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What can pilots teach us about communication on the farm?

What can pilots teach us about communication on the farm?
Here’s one simple way to improve communications during high stress times, like harvest.

Air Traffic Control in Minneapolis came over the radio, "November7881Romeo you are cleared at pilot’s discretion down to 4,000 feet, cleared for the GPS 14 approach, maintain 4000 until established on the approach." 

I responded with, "Minneapolis Center 7881Romeo cleared at pilots discretion, down to 4,000 feet, for the GPS 14 approach, will maintain 4000 until established." Minneapolis Center responded, "Roger."

Think back how many times could have errors or even disasters been avoided on your farm if only there were better communications. (Photo: PaulPaladin/Thinkstock)

This is a great example of crucial communication in a high stress environment. Does crucial, high stress communication occur on your farm? Take a lesson on how pilots communicate and apply it to your farm to lower stress and decrease errors. Pilots do this everyday as they fly the sky above and it is just as applicable here on the ground.  

The flight occurred late at night, in driving rain, wind and zero visability. Single pilot with instrument only conditions at night is some of the most demanding flying and the stakes were high. Very high. Mistakes at this level often mean death. Communication played a key role in the successful outcome of this flight. Pilots deal with these situations on a daily and weekly basis. Without clear and concise communication, lives are at stake. While your situations may not be life or death, good communication is vital to your operation. What can we learn from pilots to help us become better communicators?

Whether facilitating peer groups or coaching clients, farmers tell me communication is often a key challenge that holds them back from the success they desire. Many items can get dumped in the proverbial sink of "communication problems," so let's look at one simple way to improve communications that is helpful in high stakes, high stress environments. Like flying. Or harvest.

Who, What, When and Readback are the cornerstones of pilot communications, and using these simple techniques greatly reduces the number of errors due to misunderstood instructions or broken communication chains. The entire air traffic control system relies on clear instructions that are received and acknowleged, and your farm is no different. On a side note, these concepts are just as applicable in face to face communications, and business meetings as they are via a two-way radio.

Let's break this down into components as it may apply to your farm and assume as a farm leader you are giving the instructions.

Step 1. Announce who you are giving the instructions to by name. This may sound simple but in the chatter of a meeting, radio chatter, and distractions, this gets their attention. Often while driving equipment, employees can start to tune out the constant radio conversation, and it would be a huge mistake to assume that, just because they have a two-way, they heard your instructions. This is also applicable in meetings and even face-to-face communication as well.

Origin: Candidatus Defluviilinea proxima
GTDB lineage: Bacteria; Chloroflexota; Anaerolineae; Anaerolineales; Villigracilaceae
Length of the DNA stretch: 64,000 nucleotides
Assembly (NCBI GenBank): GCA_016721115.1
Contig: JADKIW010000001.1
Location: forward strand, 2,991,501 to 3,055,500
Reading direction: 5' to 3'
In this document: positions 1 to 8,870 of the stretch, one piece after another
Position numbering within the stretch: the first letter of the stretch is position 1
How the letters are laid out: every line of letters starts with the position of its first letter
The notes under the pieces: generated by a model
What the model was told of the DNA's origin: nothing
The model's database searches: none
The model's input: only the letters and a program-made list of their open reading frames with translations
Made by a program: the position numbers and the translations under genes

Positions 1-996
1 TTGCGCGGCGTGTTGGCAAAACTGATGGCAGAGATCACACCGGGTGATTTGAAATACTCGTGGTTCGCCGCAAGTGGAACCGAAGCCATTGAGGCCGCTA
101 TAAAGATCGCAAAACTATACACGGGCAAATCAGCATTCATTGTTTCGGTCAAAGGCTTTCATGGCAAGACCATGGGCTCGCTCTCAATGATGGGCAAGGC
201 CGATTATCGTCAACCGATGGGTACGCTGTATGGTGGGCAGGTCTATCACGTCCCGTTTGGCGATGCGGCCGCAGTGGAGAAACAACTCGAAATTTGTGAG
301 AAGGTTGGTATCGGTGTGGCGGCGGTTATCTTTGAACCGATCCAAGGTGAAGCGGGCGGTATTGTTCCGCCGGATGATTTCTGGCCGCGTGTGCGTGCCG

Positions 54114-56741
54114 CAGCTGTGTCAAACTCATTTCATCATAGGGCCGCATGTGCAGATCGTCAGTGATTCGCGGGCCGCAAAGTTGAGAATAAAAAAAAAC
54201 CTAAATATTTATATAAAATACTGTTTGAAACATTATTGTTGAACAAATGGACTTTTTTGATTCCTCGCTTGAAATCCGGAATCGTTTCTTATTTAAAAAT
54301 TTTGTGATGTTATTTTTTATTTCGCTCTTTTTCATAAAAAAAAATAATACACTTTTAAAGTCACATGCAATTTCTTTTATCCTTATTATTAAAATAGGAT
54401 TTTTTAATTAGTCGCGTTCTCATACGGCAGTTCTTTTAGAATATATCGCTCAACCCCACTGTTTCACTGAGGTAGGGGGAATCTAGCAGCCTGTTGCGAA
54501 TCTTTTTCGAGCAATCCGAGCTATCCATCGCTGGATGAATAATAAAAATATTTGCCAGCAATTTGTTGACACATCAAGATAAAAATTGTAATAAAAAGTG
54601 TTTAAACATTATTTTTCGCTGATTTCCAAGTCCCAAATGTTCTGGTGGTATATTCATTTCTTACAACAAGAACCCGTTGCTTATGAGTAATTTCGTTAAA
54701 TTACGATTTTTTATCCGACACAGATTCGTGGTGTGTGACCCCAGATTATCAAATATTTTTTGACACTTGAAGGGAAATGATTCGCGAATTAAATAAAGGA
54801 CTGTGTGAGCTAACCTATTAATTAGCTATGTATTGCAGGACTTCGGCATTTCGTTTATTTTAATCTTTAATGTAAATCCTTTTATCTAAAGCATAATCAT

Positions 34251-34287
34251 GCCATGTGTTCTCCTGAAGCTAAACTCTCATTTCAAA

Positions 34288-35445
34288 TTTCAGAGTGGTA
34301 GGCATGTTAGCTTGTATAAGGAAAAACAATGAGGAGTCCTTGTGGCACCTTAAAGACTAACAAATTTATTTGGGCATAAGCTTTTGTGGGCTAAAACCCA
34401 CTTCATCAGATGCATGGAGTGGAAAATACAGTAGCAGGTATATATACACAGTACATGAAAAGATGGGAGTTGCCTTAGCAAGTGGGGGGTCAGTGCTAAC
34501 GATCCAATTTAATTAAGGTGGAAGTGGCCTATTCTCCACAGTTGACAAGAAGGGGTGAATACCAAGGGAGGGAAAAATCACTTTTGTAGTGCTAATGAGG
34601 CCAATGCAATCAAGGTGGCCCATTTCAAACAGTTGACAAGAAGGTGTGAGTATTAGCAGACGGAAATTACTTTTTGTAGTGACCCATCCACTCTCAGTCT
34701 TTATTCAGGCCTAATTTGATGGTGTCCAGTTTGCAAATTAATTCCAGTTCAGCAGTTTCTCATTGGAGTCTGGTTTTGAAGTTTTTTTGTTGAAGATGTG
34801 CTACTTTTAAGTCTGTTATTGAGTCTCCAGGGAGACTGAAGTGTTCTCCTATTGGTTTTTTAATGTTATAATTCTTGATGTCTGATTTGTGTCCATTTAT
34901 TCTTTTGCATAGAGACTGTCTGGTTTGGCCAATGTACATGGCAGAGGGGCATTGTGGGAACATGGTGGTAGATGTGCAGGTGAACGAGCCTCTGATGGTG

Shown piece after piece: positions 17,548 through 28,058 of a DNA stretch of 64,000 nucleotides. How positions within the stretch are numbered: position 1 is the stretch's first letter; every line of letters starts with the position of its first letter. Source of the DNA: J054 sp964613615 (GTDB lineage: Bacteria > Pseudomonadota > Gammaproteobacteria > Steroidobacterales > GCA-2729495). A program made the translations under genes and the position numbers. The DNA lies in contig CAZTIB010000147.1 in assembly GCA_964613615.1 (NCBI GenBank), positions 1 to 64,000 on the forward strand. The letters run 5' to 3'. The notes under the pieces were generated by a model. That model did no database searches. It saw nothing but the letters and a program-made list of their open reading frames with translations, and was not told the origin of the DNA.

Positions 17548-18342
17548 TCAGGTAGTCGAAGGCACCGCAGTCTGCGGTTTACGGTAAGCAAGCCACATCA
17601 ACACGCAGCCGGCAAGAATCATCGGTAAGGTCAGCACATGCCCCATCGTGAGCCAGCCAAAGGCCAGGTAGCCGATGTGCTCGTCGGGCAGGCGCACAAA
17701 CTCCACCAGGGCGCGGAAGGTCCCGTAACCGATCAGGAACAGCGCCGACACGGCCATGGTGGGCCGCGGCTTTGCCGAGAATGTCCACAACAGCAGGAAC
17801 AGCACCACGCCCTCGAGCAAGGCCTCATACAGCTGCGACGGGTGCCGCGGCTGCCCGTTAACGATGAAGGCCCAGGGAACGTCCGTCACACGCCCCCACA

Step 2. Give the Instruction. Let them know what and when. Give the instruction along with what decisions you are making for them and which decisions are up to them. In my case I was given the instructions for the instrument approach which was not negotiable, but when to began my descent was up to my best judgment. Your instructions can follow the same pattern and in some cases best judgement will be placed in the employees hands. This depends on the situation and their level of competence.    

Step 3. Read back the instructions. This is crucial. Have your employee read back your instructions verbatim. It lets you know that the instructions were heard and understood. Sometimes communication is blocked either physically with loud equipment, faulty communication equipment or a distraction. If you don’t get a read back that is correct, or no read back at all, there is a problem that needs your attention. It is also easy to forget instrcutions, and repeating back the instructions increases the odds of memory recall.  Both of these reasons for read back are well worth the extra time it takes.

Think back how many times could have errors or even disasters been avoided on your farm if only there were better communications. How many times have you received the excuse that "I didn't hear you" or "I forgot"nor "I didn't understand what you meant”?  What if pilots ignored, forgot or didn't understand instructions from air traffic control?  It would be deadly chaos. 

Whether during harvest, a business meeting or flying, the stakes are high. Use the three step processes used by pilots towards eliminating communication breakdown. Improving communication is always better than the alternative and thankfully some techniques are easy.

Have a safe and happy harvest.

Tim Schaefer founded Encore Consultants to provide specialized advising and coaching to farm families and agribusiness at the crossroads of change.  With over 20 years of experience advising farmers, Tim was an early pioneer of peer advisory groups for agriculture as a way for successful farmers to gain knowledge, ideas and skills from each other in a non-competitive environment. Tim can be reached at tim.schaefer@encore-consultants.net


The opinions of the author are not necessarily those of Farm Futures or Penton Agriculture.

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